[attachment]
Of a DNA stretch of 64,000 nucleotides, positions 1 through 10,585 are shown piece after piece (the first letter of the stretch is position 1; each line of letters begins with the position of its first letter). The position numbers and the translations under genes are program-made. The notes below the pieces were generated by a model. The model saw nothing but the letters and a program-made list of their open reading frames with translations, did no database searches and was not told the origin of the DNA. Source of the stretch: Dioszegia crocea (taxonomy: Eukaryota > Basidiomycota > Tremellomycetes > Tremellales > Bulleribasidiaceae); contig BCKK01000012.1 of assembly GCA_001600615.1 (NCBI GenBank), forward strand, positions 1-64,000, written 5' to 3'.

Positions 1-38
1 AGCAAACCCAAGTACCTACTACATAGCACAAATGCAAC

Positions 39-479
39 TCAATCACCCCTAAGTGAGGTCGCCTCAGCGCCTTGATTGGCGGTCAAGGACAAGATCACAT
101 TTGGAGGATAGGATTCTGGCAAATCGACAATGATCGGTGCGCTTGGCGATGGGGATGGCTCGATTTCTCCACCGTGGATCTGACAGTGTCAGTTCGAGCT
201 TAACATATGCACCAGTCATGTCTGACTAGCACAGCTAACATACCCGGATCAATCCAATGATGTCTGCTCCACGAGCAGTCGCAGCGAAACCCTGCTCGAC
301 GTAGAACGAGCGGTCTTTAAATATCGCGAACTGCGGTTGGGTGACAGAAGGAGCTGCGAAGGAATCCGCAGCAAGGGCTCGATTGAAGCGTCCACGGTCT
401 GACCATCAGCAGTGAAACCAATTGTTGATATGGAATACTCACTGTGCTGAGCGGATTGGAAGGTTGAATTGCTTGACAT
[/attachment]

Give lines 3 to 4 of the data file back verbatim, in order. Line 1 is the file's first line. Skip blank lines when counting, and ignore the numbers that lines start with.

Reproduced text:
1 AGCAAACCCAAGTACCTACTACATAGCACAAATGCAAC

Positions 39-479